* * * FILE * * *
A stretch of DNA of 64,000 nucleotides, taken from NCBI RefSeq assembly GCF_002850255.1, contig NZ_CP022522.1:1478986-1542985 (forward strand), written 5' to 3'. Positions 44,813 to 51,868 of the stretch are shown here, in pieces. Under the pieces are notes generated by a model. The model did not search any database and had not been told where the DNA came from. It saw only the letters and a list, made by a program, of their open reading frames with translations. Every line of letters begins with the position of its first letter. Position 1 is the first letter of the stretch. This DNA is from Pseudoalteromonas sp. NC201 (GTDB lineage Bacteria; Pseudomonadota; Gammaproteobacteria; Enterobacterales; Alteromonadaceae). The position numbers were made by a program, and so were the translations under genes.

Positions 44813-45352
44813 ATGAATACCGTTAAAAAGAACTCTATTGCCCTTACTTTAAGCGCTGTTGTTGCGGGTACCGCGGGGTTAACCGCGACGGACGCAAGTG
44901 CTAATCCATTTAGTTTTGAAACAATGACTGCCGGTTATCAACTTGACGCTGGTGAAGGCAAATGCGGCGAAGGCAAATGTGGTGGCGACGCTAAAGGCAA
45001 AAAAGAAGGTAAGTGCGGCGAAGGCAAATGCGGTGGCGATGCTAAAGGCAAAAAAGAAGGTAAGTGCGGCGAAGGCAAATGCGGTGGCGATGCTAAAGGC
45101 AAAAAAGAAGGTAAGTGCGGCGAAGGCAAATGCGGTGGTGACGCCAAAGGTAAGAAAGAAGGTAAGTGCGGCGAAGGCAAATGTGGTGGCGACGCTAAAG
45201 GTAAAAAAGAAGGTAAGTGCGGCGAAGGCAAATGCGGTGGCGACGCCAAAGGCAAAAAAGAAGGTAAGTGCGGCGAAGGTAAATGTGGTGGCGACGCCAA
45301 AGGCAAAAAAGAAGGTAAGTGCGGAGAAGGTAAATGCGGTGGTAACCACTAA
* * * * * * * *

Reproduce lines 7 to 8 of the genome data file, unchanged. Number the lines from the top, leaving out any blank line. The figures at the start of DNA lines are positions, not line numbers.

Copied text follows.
45201 GTAAAAAAGAAGGTAAGTGCGGCGAAGGCAAATGCGGTGGCGACGCCAAAGGCAAAAAAGAAGGTAAGTGCGGCGAAGGTAAATGTGGTGGCGACGCCAA
45301 AGGCAAAAAAGAAGGTAAGTGCGGAGAAGGTAAATGCGGTGGTAACCACTAA